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For years, U.S. government agencies have told the public, veterans and Congress that they couldn’t draw any connections between the so-called “burn pits” disposing of trash at the military’s biggest bases and veterans’ respiratory or cardiopulmonary problems. But a 2011 Army memo obtained by Danger Room flat-out stated that the burn pit at one of Afghanistan’s largest bases poses “long-term adverse health conditions” to troops breathing the air there. Read the remainder of this entry »
By Joshua Partlow
Washington Post Staff Writer
Wednesday, May 19, 2010; 2:29 PM
KANDAHAR, Afghanistan — The Taliban’s brazen assault against the heavily-fortified, city-sized Bagram Air Field on Wednesday demonstrated again the insurgents’ penchant for headline-grabbing strikes at the most potent symbols of foreign power in Afghanistan.
The attack before dawn, with gunfire, rockets, and grenades, killed one U.S. contractor and wounded nine American soldiers. The U.S. soldiers at the base responded by killing 10 insurgents, including four wearing suicide vests.
It was the second ambitious attack in as many days, and possibly a demonstration of the new offensive the Taliban promised earlier this month. As the U.S. military sends thousands of new troops to the southern city of Kandahar, the Taliban vowed to respond by targeting Afghan officials, contractors and NATO forces.
On Tuesday, a suicide car bomber targeted a U.S. convoy in Kabul, killing five U.S. troops, a Canadian and at least a dozen Afghan civilians. The attack, coupled with the death of two American troops in separate bombings, pushed the U.S. death toll past 1,000 for the nine-year Afghan war.
The attack at Bagram involved 20 to 30 insurgents and began before 4 a.m., U.S. military officials said. None of them breached the perimeter, but gun battles continued for several hours.
The Associated Press reported that the attackers wore uniforms that appeared to match those of U.S. or NATO troops. A U.S. military spokesman said this tactic “wouldn’t be uncommon,” but could not confirm it happened in this case.
The Taliban claimed responsibility for both major attacks this week. Fighting usually tapers off in the cold winter months and then accelerates in the spring and summer. American military officials have been expecting an increase in violence, both in response to their troop build-up and because of the season.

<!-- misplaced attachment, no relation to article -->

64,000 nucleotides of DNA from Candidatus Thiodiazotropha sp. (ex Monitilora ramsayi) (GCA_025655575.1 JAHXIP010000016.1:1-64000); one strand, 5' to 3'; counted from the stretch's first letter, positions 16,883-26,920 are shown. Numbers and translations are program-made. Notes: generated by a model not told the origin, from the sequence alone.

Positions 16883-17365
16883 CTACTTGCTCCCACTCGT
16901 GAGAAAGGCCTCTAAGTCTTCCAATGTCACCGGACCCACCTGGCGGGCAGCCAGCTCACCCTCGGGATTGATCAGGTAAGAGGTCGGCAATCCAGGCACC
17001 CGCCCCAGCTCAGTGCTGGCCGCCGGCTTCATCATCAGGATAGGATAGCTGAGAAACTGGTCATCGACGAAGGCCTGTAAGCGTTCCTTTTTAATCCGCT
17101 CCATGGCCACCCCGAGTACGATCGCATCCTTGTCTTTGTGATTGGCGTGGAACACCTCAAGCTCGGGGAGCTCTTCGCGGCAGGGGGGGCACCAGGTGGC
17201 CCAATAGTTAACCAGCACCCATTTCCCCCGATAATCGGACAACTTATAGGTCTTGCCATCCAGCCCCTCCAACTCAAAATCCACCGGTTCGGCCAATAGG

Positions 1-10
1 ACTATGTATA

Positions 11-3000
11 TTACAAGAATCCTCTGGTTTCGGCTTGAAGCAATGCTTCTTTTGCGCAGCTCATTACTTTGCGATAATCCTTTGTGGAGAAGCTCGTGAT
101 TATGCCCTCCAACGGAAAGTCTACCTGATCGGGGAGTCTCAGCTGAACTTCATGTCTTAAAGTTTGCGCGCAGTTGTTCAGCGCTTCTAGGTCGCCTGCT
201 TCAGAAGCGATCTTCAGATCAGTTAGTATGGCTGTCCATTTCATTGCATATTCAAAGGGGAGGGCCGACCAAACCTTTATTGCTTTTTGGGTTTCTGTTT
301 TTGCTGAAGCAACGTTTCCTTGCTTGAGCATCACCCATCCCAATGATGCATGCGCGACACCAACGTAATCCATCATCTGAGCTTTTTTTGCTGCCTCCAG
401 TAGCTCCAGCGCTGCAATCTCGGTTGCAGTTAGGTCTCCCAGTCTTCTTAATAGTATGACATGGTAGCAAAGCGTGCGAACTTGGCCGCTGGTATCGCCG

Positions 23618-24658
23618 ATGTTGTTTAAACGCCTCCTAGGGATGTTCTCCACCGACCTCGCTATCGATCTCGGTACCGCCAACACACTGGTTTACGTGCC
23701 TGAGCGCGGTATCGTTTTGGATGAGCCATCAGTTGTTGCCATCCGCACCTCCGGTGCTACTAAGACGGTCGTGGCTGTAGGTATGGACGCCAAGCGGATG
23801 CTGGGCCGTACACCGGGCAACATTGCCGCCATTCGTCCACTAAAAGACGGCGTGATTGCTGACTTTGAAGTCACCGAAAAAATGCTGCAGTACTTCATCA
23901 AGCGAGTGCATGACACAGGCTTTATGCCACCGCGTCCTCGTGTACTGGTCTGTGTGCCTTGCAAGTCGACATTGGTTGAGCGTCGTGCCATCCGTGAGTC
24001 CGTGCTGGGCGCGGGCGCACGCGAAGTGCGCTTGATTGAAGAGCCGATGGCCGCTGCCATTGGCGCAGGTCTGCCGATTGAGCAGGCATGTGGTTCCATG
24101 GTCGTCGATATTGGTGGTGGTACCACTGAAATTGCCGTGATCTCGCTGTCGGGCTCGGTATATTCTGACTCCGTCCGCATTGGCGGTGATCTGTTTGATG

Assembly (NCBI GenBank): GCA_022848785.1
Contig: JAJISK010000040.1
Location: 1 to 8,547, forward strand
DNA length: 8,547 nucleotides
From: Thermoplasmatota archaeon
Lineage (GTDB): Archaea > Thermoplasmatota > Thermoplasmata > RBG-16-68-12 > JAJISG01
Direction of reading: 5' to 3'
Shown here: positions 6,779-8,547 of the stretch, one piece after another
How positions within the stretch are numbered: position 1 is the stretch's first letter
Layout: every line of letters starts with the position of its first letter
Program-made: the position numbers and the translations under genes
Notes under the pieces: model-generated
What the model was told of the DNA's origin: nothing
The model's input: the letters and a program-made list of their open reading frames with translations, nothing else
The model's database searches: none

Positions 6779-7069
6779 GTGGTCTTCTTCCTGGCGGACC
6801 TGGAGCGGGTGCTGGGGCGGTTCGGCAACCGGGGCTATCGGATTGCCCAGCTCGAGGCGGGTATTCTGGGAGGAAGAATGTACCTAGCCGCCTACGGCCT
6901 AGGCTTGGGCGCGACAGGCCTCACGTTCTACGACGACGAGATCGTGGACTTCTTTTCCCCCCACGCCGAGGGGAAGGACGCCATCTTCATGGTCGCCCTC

But the choice of Bagram as a target surprised many people. Insurgents tend to avoid confronting American military might head-on. The airfield, expanded from an old Soviet military base, houses thousands of U.S. troops, the headquarters of the military operation for eastern Afghanistan, and the primary U.S.-run detention center. Insurgents have fired rockets at the base in the past, but the assault was “not something that commonly happens quite in this way,” said Mst. Sgt. Tom Clementson, a U.S. military spokesman at Bagram.
“That’s a dog chasing a school bus. You don’t attack Bagram with 20 guys,” one U.S. official said. “Either they’re crazy or brave or both.” (click HERE for the original article)
Here are some more articles written by different publications
If you know who the America Civilian is who was killed please don’t post it in a comment. Email me by clicking HERE I don’t want to publish the name until the family has been notified officially.
My sincere condolences to the friends and family of our soldiers and civilians who were injured or killed during this cowardly attack. As far as the suicide bombers go…..good riddance!
Update 5-21-2010: Our friends at Defense Base Comp Blog have determined the contractor who was killed at Bagram was Bryan Keith Farr. I think I’ve been have to determine he worked for KBR at one time but am not sure if he has transitioned to the LOGCAP IV contractor Fluor, which I suspect is the case. I’ve checked out his myspace, facebook and searched the tweets on twitter and will be updating as soon as there is confirmation. Anyone who has information and would like to share it please email me or leave a comment below.
By Bonny Schoonakker (AFP)
December 1, 2009
BAGRAM AIRFIELD, Afghanistan — Each and every meal prepared for US soldiers at the sprawling Bagram military base in Afghanistan costs about 28 dollars a head — more than most Afghans earn in a month.
The enormous financial outlay of the eight-year war is brought into sharp focus at Bagram Airfield, where warplanes roar into the skies to the battlefields but where off-duty soldiers can buy burgers, massages and motorbikes.
And it is at Bagram that many of US President Barack Obama’s 30,000 extra troops will get a first taste of Afghanistan.